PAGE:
A theoretical individual-based model of Brown Ring Disease in Manila clams, Venerupis philippinarum

Abstract : An individual-based mathematical model was developed to investigate the biological and environmental interactions that influence the prevalence and intensity of Brown Ring Disease (BRD), a disease, caused by the bacterial pathogen, Vibrio tapetis, in the Manila clam (Venerupis (=Tapes, =Ruditapes) philippinarum). V. tapetis acts as an external microparasite, adhering at the surface of the mantle edge and its secretion, the periostracal lamina, causing the symptomatic brown deposit. Brown Ring Disease is atypical in that it leaves a shell scar that provides a unique tool for diagnosis of either live or dead clams. The model was formulated using laboratory and field measurements of BRD development in Manila clams, physiological responses of the clam to the pathogen, and the physiology of V. tapetis, as well as theoretical understanding of bacterial disease progression in marine shellfish. The simulation results obtained for an individual Manila clam were expanded to cohorts and populations using a probability distribution that prescribed a range of variability for parameters in a three dimensional framework; assimilation rate, clam hemocyte activity rate (the number of bacteria ingested per hemocyte per day), and clam calcification rate (a measure of the ability to recover by covering over the symptomatic brown ring deposit), which sensitivity studies indicated to be processes important in determining BRD prevalence and intensity. This approach allows concurrent simulation of individuals with a variety of different physiological capabilities (phenotypes) and hence by implication differing genotypic composition. Different combinations of the three variables provide robust estimates for the fate of individuals with particular characteristics in a population that consists of mixtures of all possible combinations. The BRD model was implemented using environmental observations from sites in Brittany, France, where Manila clams routinely exhibit BRD signs. The simulated annual cycle of BRD prevalence and intensity agrees with observed disease cycles in cultured clam populations from this region, with maximum disease prevalence and intensity occurring from December to April. Sensitivity analyses of modeled physiological processes showed that the level of hemocyte activity is the primary intrinsic determinant of recovery of infected clams. Simulations designed to investigate environmental effects on BRD suggested that the outcome of the host-parasite interaction is dependent on food supply (high values being favorable for the host) and temperature. Results of simulations illustrate the complex interaction of temperature effects on propagation and viability of the bacterium, on the phagocytic activity of the hemocytes, and on other physiological processes of the host clam. Simulations using 1 degrees C and 2 degrees C increases in temperature generally favored disease development, indicating that climate warming might favor the spread of BRD.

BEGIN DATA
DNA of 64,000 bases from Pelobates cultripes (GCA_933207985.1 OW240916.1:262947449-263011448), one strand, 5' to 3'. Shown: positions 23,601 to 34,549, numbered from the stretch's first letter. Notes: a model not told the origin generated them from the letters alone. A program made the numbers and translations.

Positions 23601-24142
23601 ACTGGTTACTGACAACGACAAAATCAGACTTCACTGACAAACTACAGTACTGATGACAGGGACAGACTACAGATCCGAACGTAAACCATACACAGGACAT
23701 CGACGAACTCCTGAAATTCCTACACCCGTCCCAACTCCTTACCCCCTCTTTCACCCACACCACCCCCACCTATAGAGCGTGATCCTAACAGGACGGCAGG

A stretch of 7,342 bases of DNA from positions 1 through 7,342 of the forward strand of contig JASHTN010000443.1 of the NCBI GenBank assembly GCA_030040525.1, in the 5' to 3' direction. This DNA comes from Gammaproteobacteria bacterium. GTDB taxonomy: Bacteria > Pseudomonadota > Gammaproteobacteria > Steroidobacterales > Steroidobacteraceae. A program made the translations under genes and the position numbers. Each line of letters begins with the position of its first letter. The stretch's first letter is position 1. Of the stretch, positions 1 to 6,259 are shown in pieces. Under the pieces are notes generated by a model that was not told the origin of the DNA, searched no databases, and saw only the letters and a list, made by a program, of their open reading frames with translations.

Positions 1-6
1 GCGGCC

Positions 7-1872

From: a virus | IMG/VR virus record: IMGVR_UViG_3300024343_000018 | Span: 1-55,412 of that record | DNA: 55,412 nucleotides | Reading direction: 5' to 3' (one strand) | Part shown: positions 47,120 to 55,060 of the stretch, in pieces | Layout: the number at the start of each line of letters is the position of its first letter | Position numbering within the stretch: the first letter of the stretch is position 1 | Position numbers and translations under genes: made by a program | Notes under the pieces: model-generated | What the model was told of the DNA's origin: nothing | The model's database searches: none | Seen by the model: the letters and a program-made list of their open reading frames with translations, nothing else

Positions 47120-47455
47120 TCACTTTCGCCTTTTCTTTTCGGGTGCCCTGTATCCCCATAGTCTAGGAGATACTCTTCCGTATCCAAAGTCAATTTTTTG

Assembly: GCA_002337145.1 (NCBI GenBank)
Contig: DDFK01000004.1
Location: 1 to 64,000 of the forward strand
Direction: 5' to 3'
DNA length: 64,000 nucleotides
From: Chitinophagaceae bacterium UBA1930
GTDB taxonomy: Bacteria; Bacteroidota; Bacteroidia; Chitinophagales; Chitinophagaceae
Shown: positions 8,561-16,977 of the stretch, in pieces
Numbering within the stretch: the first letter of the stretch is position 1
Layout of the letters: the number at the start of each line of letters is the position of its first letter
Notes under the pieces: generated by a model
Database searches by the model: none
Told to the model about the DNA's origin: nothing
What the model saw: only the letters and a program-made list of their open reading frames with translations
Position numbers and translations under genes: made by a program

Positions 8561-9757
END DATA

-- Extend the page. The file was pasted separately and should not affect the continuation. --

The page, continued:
Type de document :
Article dans une revue
Journal of Sea Research, Elsevier, 2014, 91, pp.15-34. 〈10.1016/j.seares.2014.03.005〉
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Christine Paillard, Fred Jean, Susan Ford, Eric N. Powell, John Klinck, et al.. A theoretical individual-based model of Brown Ring Disease in Manila clams, Venerupis philippinarum. Journal of Sea Research, Elsevier, 2014, 91, pp.15-34. 〈10.1016/j.seares.2014.03.005〉. 〈hal-01056541〉



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